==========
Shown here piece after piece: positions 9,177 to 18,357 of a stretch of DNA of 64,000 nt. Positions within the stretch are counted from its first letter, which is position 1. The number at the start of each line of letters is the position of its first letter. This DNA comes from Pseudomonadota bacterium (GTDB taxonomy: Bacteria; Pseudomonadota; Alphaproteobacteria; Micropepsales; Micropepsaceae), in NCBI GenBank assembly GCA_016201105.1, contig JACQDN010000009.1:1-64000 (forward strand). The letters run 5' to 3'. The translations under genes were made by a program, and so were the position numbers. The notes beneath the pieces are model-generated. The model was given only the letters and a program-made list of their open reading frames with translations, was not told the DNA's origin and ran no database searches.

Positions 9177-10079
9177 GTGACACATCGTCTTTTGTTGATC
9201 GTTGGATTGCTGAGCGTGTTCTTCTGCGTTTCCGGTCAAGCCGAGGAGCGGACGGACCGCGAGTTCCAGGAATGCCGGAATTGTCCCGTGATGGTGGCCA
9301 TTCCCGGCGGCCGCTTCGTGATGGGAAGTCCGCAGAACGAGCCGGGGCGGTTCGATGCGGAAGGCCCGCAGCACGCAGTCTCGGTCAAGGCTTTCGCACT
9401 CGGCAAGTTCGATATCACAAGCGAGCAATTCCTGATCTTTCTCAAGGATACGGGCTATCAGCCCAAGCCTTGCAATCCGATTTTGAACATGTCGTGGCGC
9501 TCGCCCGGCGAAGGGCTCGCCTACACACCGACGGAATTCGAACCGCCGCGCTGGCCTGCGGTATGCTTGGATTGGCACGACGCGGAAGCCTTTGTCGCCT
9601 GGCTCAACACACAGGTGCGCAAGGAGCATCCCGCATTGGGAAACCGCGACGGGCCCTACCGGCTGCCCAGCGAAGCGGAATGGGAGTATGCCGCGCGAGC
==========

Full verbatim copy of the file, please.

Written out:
Shown here piece after piece: positions 9,177 to 18,357 of a stretch of DNA of 64,000 nt. Positions within the stretch are counted from its first letter, which is position 1. The number at the start of each line of letters is the position of its first letter. This DNA comes from Pseudomonadota bacterium (GTDB taxonomy: Bacteria; Pseudomonadota; Alphaproteobacteria; Micropepsales; Micropepsaceae), in NCBI GenBank assembly GCA_016201105.1, contig JACQDN010000009.1:1-64000 (forward strand). The letters run 5' to 3'. The translations under genes were made by a program, and so were the position numbers. The notes beneath the pieces are model-generated. The model was given only the letters and a program-made list of their open reading frames with translations, was not told the DNA's origin and ran no database searches.

Positions 9177-10079
9177 GTGACACATCGTCTTTTGTTGATC
9201 GTTGGATTGCTGAGCGTGTTCTTCTGCGTTTCCGGTCAAGCCGAGGAGCGGACGGACCGCGAGTTCCAGGAATGCCGGAATTGTCCCGTGATGGTGGCCA
9301 TTCCCGGCGGCCGCTTCGTGATGGGAAGTCCGCAGAACGAGCCGGGGCGGTTCGATGCGGAAGGCCCGCAGCACGCAGTCTCGGTCAAGGCTTTCGCACT
9401 CGGCAAGTTCGATATCACAAGCGAGCAATTCCTGATCTTTCTCAAGGATACGGGCTATCAGCCCAAGCCTTGCAATCCGATTTTGAACATGTCGTGGCGC
9501 TCGCCCGGCGAAGGGCTCGCCTACACACCGACGGAATTCGAACCGCCGCGCTGGCCTGCGGTATGCTTGGATTGGCACGACGCGGAAGCCTTTGTCGCCT
9601 GGCTCAACACACAGGTGCGCAAGGAGCATCCCGCATTGGGAAACCGCGACGGGCCCTACCGGCTGCCCAGCGAAGCGGAATGGGAGTATGCCGCGCGAGC